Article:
A Step Towards Circular Economy

Ecological systems have been surviving on earth for a long time and will continue to exist in the far future. But considering today’s living environment and approaches to deal with it, makes it impossible to think about survival. We follow the linear economy system which involves take, make and dispose of. This concept treats resources as infinite. We take resources from nature, make goods and after using these goods we dispose of them which creates an infinite number of non-biodegradable waste materials. This kind of system is impossible to sustain in the long term. We need to deal with this with much smarter and practically designed approaches. So, from here comes the need for circular economy or circularity.

What is the Circular Economy?

The Circular economy treats the material as finite. A company in the circular economy not just manufactures the product but also maintains ownership of the product all along. It involves steps of make, use, and return. In simple words, instead of throwing away and replacing the old ones, we adopt a return policy by regenerating and reusing products. For example metal, glass, wood, paper, etc can be reused again instead of dumping them. A more interesting and different approach can be using products on lease. There are companies that provide you services on the basis of the nominal monthly rent. This way, products that we use on a daily basis like furniture, electrical appliances, etc can be reused, repaired or refurbished. This benefits both companies and consumers.

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Benefits of Circular Economy

By 2050, two-third of the population will be living in cities. Under our current take-make-dispose economy, cities consume over 75% of natural resources, produce over 50% of global waste and emit 80% of greenhouse gases.  But these are also the places which provide better opportunities of education, finance, innovation, and culture. The circular economy will provide a kind of environment in cities that will help human resources to develop and thrive in better living conditions.

  • This transition to the circular economy helps to meet our priorities of housing, transportation, and economic development.
  • A circular economy is the future. The model reduces our dependency of the extraction of raw materials and replaces it with the materials already in use.
  • Combined with the use of renewable sources of energy, reduced environmental damage, great industrial efficiency, a circular economy provides us the best way to live within the bounds of earth’s capacity.
  • Innovative ideas, drawing on circular economy works on ways to convert into income streams. This helps to create organized infrastructure and waste management systems.

Implementation of Circular Economy

Implementation of the circular economy can be done keeping the following principles in mind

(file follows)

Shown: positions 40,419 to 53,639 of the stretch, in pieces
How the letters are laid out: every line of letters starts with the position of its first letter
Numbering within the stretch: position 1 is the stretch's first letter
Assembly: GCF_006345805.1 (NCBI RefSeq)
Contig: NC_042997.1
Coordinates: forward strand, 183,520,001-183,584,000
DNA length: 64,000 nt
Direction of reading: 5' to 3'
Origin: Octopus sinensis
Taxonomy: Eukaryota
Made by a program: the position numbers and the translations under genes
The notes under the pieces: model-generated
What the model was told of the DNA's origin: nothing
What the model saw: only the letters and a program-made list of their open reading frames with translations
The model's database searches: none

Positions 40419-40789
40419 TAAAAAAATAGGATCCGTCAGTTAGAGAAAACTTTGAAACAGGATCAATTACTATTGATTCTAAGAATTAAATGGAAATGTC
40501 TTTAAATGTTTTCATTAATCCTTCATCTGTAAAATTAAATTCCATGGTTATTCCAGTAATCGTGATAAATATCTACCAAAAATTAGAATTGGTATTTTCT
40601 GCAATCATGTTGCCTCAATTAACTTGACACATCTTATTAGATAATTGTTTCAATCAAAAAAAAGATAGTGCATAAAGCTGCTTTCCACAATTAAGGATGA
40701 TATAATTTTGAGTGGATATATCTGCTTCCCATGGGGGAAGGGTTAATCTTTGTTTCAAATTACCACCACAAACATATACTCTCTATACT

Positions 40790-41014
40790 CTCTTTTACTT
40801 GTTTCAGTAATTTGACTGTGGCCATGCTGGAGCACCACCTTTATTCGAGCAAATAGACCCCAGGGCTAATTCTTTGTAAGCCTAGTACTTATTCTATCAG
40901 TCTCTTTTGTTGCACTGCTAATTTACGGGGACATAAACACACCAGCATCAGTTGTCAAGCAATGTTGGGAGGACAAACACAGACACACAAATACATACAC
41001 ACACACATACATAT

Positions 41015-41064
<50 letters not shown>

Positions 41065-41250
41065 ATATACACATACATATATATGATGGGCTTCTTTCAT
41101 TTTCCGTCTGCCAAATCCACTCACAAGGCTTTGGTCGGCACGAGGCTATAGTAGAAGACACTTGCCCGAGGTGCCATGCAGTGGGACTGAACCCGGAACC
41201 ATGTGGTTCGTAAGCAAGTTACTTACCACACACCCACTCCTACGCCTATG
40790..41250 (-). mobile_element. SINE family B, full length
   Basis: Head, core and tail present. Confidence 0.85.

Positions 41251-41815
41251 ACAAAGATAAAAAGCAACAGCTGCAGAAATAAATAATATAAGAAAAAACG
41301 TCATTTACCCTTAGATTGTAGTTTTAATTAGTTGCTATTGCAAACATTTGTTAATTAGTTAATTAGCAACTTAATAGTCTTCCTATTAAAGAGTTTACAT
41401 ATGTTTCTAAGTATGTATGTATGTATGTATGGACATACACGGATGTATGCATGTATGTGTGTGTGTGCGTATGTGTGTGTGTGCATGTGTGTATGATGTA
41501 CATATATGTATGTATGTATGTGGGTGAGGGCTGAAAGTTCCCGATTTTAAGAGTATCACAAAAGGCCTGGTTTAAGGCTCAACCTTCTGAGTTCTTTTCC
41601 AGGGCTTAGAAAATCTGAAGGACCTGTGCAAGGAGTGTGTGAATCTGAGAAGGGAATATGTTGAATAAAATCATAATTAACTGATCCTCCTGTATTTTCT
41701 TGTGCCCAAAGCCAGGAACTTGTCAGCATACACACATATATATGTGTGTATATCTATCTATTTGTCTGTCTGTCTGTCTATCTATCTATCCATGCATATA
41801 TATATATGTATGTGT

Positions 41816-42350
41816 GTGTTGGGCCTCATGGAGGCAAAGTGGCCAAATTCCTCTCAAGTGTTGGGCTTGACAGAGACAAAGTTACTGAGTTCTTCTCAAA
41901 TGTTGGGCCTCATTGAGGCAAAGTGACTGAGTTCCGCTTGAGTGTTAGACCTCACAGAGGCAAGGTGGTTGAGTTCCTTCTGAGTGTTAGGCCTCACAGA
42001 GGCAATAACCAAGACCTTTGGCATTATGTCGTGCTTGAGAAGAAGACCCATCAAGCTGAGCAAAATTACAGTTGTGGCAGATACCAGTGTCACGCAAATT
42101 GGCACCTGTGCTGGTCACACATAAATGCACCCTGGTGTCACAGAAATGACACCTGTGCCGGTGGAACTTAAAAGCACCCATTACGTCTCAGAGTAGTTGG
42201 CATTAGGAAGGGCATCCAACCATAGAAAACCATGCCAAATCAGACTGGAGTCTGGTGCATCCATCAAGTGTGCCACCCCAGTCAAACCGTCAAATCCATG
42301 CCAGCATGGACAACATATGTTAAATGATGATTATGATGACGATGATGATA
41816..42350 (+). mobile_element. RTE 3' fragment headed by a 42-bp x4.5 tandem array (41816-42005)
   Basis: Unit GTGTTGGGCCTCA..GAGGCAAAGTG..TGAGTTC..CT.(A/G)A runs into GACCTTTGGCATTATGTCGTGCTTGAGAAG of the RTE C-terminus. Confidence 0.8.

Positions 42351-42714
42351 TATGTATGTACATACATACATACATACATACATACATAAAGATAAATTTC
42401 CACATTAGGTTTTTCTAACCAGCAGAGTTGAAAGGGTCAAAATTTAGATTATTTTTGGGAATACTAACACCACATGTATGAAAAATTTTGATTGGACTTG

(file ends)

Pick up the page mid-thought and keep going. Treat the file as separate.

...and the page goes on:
1. Design out for waste and pollution
  • Avoid creating waste in the first place.
  • Using materials that can be reused, recycled or composted.
  • Make use of every possible space in buildings, transportation, and planning.
  1. Reusing of key products

Products no longer in use can be reused, repairs or refurbished. The key products used in the manufacturing process can be restored.

  1. Regenerate natural systems

Valuable materials taken from natural resources should return to nature.

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Circular Economy in Cities and Construction                

The construction sector is based on standards of productivity that have not evolved over the past 25 years. Outdated linear economy and production methods require huge resources which makes construction one of the most damaging human activities. It leads to the constant extraction of natural resources and causes 35% of total CO2 emission.

Problems are also faced in terms of land use and heavy construction. An average life span of a building is considered around 100 years and if construction is done without sustainability principles keeping in mind, it is a lifelong source of pollution.

  • Adequate management of construction and demolition waste needs to be done. Reusable resources like metal, stone, concrete, wood, ceramic etc should be identified and separated.
  • Advanced technologies have entered in the industries. Architects and engineers have started to design in a way that makes infrastructure long-lasting, easy maintenance. Materials used are reusable, recyclable and can be repaired or refurbished.
  • New concepts of eco-village are coming up capable of producing renewable energy, self-maintaining water, and waste management systems.

We have an incredible opportunity to open up to new perspectives instead of remaining trapped in the old techniques. We can rethink and redesign the products we design that are safe and easy to dispose of or reused again and again. Transitioning from linear to a circular economy may have its initial costs buts it’s the best and most important for the upcoming future.

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Shreya Jindal
Shreya Jindal
Shreya Jindal is an Architecture student from MBS school of Planning and Architecture, New Delhi. She has an avid interest in learning about new advances and innovations in the field. According to her, Architecture is a lot about understanding the psychology of the built form and the people and surroundings around it. She has tried her best to reflect the same in her writings and is hopeful that readers will be inspired by how architecture evolves living.

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